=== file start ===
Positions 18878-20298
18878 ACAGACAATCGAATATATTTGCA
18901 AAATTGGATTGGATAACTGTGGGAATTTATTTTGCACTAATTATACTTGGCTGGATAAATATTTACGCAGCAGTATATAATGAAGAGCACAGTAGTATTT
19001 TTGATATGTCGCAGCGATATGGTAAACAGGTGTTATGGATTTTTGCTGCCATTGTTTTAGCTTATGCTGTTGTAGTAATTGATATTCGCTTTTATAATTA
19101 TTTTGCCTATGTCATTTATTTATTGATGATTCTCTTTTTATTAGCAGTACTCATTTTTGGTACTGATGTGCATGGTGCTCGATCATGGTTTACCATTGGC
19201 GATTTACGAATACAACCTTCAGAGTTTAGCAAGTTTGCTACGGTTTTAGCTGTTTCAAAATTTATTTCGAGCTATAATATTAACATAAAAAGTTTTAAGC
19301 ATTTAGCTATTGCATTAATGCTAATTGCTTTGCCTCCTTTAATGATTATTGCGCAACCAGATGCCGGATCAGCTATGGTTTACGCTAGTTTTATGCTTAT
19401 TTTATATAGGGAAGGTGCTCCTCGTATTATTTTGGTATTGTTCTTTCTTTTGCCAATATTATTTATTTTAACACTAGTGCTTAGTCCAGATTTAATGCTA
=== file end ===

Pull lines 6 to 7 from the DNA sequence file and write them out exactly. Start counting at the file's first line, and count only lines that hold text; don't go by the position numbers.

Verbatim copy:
19201 GATTTACGAATACAACCTTCAGAGTTTAGCAAGTTTGCTACGGTTTTAGCTGTTTCAAAATTTATTTCGAGCTATAATATTAACATAAAAAGTTTTAAGC
19301 ATTTAGCTATTGCATTAATGCTAATTGCTTTGCCTCCTTTAATGATTATTGCGCAACCAGATGCCGGATCAGCTATGGTTTACGCTAGTTTTATGCTTAT